Read the Original Article at http://www.informationweek.com/news/showArticle.jhtml?articleID=240149466
The intention is to both provide the market with a cheaper alternative and also to create an incentive for customers to migrate to newer, more efficient technologies. Bottom line: U.K. enterprises could see the prices they pay for their high-speed data links drop soon -- if the plan is approved by lawmakers.
Ofcom also wants to see deregulation of the market for longer-distance legacy leased lines, and to require BT to provide its regulated Ethernet services on the same basis to all retail providers. The aim is to "help meet the growing demand for fast data services from the likes of schools, universities, mobile operators, Internet providers and consumers," it said.
[ Curious about the U.K.'s mobile landscape? Read U.K. Attempts To Solve Looming Spectrum Crunch. ]
One-time state-controlled BT, formerly British Telecom, dominates the national business and consumer phone and broadband market -- it exited the cellular market in 2001 -- despite facing increased competition since it became a private sector company under Prime Minister Margaret Thatcher in 1984.
A particular sinecure for the company has been data communications infrastructure, namely the wholesale leased line business, a £2 billion ($3 billion) market, which is the way businesses, mobile service providers and broadband providers transfer data over their networks and where BT is the major local provider. But Ofcom has been investigating BT's pricing and practices in that sector, conducting an in-depth Business Connectivity Market Review, the main output of which is to impose new price controls on the vendor.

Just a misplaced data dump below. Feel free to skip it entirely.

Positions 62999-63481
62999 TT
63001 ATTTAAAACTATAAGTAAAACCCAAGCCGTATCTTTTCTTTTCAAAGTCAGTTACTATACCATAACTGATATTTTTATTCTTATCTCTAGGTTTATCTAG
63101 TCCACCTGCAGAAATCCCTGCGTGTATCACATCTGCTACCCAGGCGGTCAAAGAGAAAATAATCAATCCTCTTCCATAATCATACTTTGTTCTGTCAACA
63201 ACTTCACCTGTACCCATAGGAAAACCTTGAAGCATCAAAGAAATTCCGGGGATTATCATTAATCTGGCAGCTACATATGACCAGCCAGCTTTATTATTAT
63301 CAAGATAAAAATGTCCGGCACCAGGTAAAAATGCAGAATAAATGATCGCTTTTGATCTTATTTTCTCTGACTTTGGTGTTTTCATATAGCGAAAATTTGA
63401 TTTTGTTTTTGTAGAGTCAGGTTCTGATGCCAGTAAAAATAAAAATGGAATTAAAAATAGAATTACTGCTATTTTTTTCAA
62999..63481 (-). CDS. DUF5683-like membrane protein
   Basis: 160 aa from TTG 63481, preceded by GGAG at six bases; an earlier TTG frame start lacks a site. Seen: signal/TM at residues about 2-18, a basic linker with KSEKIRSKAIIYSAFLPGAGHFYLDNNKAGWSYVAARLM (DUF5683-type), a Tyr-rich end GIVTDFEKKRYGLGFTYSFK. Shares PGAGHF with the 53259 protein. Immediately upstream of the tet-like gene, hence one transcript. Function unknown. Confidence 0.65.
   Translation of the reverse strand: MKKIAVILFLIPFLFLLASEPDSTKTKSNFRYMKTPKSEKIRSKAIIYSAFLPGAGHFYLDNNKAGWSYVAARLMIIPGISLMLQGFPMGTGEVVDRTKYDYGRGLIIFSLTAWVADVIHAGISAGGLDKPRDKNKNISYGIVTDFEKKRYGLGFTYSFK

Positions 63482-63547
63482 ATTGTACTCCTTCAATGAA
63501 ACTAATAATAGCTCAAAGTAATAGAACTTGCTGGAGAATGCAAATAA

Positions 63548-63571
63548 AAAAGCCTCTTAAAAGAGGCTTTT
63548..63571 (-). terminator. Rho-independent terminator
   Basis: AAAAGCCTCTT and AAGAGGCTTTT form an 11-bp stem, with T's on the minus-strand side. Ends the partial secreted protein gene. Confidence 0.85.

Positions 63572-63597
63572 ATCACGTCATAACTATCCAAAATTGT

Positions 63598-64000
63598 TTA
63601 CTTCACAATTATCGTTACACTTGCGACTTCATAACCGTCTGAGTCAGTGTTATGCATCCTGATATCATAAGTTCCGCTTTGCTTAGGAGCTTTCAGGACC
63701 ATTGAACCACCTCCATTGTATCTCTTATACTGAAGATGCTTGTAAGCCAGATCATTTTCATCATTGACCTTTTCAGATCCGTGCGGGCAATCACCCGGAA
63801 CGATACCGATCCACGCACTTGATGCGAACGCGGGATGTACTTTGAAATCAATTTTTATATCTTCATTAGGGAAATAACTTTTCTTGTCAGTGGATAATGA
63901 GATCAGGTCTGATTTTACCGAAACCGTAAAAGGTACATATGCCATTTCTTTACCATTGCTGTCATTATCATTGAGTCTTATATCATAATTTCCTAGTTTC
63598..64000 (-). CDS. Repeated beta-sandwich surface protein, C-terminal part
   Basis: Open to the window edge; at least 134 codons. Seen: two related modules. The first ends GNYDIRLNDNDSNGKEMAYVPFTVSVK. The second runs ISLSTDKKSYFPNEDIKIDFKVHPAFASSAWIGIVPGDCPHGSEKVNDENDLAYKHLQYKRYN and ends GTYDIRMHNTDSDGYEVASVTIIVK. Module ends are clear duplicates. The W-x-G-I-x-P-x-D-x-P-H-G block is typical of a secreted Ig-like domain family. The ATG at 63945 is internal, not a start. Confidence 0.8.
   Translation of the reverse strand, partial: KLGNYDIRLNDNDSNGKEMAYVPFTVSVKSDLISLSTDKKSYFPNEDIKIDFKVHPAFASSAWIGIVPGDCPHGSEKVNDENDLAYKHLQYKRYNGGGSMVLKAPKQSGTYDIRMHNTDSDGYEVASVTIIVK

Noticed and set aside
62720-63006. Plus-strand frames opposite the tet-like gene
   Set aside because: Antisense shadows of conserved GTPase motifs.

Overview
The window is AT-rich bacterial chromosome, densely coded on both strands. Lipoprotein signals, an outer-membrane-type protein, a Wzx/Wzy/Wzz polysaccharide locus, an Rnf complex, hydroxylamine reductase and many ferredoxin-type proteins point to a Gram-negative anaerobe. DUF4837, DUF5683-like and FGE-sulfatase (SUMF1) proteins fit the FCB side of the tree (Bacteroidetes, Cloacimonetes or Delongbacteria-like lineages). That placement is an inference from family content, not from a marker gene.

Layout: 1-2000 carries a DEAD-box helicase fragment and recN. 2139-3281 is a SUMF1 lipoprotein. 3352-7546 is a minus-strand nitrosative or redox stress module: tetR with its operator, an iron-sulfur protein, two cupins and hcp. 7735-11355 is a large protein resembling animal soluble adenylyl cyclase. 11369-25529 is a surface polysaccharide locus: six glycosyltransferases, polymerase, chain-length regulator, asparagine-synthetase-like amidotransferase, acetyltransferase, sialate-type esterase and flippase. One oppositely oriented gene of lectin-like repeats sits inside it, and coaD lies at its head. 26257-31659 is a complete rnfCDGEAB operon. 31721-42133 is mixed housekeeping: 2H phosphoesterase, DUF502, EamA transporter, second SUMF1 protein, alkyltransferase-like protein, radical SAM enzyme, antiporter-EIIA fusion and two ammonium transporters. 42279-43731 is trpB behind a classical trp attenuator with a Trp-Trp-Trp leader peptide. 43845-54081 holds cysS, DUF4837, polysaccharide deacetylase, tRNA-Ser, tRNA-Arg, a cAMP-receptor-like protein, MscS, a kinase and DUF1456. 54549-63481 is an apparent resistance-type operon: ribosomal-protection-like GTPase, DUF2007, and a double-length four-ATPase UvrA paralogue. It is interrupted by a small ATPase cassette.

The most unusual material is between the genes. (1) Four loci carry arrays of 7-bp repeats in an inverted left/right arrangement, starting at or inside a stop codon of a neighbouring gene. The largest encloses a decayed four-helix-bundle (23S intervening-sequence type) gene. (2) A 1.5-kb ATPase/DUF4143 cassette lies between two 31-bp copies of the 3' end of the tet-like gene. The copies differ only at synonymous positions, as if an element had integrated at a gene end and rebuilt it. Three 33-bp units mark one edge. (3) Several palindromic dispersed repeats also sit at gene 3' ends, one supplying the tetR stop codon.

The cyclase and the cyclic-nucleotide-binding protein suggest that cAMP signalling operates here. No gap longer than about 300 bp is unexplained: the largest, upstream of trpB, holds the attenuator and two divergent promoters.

Specifically, Ofcom is proposing that BT's high-bandwidth wholesale leased line services operating at any speed above 1 Gbps be regulated, because BT "has been found to have 'significant market power' in this relatively new market." For Ethernet products with speeds up to and including 1 Gbps, Ofcom intends to push for "significant price reductions outside London," at 11% below inflation per year over the next three years.
There is a caveat to the proposals outsiders might find quaint: They would apply to "all parts of the U.K. except London and Hull," the former as there is enough competition to BK there, but the latter because it was the only town in the U.K. that didn't become hooked up to British Telecom's predecessor, The General Post Office (GPO). As a result Hull boasts white -- no red -- versions of the iconic British phone booth.
CIOs are cautioned to not reduce their budgets quite yet. The next step is for lawmakers in the European Commission to make the final decision on Ofcom's proposals, and under European Union law Brussels has a month to give its approval.
If the proposals go through, though, prices could come down soon: the new controls would take effect in April and remain in place for three years -- a change that could help many enterprise budgets, as well as potentially get a bit more competition into the British data transmission and services market.
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